There are so many sides to Serena Williams. Slick and powerful in heels and leotard, she dances, squats and bounces beside Beyoncé in the video for Sorry. She has been lauded by Claudia Rankine, whose award-winning, book-length poem Citizen last year depicted Williams “as hemmed in as any other black body thrown against our American background”. She is the world’s top-earning female athlete. And arguably more than any of her contemporaries, her body has been the focus, the point of intersection, of so many arguments about femininity, power and race that it would almost be possible to overlook the tennis.
But the tennis, of course, is unforgettable. Williams has won 21 grand slams. One more – next week at Wimbledon, say – would bring her level with Steffi Graf’s total, and only two short of Margaret Court’s all-time record of 24. Williams has been playing since she was three. In September, she turns 35. If she stays fit, if the strength holds, if she keeps winning, if young rivals prosper temperately, maybe she can hurl herself through the narrowing gap of time to leave a new number in the record books. But meanwhile, she is singing karaoke at a pre-tournament party. When a TV interviewer points out that a strap of her crop top has slipped, she gives her shoulder a brief glance. “Yeah,” she says. “I know.” Through everything, she is a self-stylist.
How did you get involved with Beyoncé’s album Lemonade?
We’ve known each other a really long time. I’ve known the director [Dikayl Rimmasch] since he was nine. My lawyer – it’s his son. We kind of grew up together. They were like, “It would be good for Serena.” Beyoncé had so many inspirational women in that part, in her documentary video. She says she loves when I dance cos I dance like no one’s watching. I’m like, “Oh, but that’s different cos there’s no cameras, there’s no one watching.” But, yeah, that’s kind of what I was trying to do. It worked out good. She had a lot of people. She had Trayvon Martin’s mother, Michael Brown’s [mother] as well, the victims of that horrible violence we are seeing in the United States, as well as some beautiful ballerinas, body-imaging women who really love themselves and embrace themselves, so other people embrace them, too. It was really powerful putting African-American women together in her story, because she’s obviously a super strong African-American woman.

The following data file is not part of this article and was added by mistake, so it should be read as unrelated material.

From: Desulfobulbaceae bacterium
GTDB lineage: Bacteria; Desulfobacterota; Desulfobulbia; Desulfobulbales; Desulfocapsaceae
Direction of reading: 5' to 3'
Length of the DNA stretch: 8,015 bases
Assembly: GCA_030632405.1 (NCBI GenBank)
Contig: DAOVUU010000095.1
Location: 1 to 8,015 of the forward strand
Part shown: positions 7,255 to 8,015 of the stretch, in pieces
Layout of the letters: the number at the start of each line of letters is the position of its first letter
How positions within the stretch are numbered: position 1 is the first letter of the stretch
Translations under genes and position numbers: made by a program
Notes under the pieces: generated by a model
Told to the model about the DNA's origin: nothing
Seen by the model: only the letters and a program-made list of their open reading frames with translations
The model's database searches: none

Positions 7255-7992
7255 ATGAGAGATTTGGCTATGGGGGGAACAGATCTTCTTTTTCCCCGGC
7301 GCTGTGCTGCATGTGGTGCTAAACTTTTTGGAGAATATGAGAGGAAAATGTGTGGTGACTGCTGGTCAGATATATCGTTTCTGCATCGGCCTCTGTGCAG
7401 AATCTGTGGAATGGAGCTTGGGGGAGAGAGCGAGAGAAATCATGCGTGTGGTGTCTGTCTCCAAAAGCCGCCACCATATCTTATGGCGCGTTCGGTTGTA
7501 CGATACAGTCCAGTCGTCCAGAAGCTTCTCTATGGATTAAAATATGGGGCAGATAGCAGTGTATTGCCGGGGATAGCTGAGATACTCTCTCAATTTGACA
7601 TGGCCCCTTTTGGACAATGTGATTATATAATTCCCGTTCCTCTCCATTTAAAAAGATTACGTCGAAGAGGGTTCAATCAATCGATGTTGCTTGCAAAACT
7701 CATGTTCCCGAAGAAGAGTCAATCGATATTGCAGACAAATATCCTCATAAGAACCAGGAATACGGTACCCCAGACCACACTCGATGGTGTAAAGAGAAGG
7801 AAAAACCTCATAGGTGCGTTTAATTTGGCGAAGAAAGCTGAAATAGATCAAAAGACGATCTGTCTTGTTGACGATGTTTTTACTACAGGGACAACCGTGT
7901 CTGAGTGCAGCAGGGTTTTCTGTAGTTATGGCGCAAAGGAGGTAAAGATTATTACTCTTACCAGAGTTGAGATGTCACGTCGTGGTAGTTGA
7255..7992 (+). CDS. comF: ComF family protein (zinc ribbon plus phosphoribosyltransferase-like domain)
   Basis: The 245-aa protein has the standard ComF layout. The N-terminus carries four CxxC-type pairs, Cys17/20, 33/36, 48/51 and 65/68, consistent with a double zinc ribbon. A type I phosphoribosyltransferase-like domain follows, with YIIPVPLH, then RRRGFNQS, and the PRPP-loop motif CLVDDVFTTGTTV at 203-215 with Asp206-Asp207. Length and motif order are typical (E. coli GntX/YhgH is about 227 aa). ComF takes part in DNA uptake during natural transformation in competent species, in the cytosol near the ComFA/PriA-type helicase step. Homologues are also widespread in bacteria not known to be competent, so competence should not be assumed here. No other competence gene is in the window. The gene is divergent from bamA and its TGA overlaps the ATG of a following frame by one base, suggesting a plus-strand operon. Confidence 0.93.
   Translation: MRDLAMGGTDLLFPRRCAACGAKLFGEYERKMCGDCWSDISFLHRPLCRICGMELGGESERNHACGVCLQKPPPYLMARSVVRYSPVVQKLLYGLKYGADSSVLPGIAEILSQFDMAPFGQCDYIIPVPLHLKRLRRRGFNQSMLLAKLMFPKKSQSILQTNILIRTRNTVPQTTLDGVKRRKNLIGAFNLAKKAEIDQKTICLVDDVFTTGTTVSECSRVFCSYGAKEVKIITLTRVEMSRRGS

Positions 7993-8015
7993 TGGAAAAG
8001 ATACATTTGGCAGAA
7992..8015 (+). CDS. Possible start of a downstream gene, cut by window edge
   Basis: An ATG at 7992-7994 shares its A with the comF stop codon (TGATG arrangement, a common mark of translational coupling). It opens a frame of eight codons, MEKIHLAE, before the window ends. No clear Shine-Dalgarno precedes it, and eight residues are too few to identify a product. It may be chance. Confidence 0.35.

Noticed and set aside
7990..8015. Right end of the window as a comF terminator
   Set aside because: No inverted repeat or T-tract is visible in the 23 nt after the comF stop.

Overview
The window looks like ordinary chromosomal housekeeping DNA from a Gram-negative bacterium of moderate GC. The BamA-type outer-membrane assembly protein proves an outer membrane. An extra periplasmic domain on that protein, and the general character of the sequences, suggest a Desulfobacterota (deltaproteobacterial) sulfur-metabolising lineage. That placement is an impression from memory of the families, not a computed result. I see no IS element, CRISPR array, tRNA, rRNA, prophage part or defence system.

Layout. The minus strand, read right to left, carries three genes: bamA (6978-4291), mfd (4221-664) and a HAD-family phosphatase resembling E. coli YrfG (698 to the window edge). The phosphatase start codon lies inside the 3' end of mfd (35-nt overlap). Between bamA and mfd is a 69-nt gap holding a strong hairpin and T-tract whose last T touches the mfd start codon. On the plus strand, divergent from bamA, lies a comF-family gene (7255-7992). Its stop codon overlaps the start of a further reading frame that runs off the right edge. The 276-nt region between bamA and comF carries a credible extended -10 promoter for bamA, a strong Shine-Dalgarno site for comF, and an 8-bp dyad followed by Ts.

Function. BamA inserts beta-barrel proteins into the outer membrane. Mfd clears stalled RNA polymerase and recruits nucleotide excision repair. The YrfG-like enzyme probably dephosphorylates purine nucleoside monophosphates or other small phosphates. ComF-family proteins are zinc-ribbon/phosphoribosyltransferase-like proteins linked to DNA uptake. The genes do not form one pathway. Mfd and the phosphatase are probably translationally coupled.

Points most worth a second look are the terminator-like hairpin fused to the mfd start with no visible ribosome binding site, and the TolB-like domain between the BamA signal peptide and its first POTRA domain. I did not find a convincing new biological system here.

Did she explain it to you in those terms?
She explained it to me in different terms, but we kind of have a similar take on a lot of things. She’s gone through so much and been so positive.
Some people argue that only African-American women can truly relate to Lemonade …
No! I think women in general can relate to it. I think it was a powerful piece for everybody, I think it definitely, 100% crossed colour boundaries. Absolutely.
Did you and Beyoncé discuss some of the themes – infidelity, for instance?
Oh God, no. No, that’s not my … I don’t know about that. It was just getting together with strong women.
Female athletes often face the femininity police – especially Serena Williams
Erika Nicole Kendall
Over the years, your body has been described and criticised repeatedly. Why do you think people have felt so free to comment?
guess it’s a part of being in the public eye. You have to accept that people are going to have a say, whether it’s your body, or your face, or your hands. It could be your feet. Nothing is off limits. I think that’s why, growing up, my mum – not consciously, subconsciously – taught myself and all my sisters to be so strong. It prepared me for these moments.
Did she do that particularly with regard to body shape?
A little bit. Also my older sister, too. But she always taught us to love ourselves and I think that is a wonderful message that I spread now to so many females. It’s really important. You are who you are, you can’t change it. And you’re beautiful.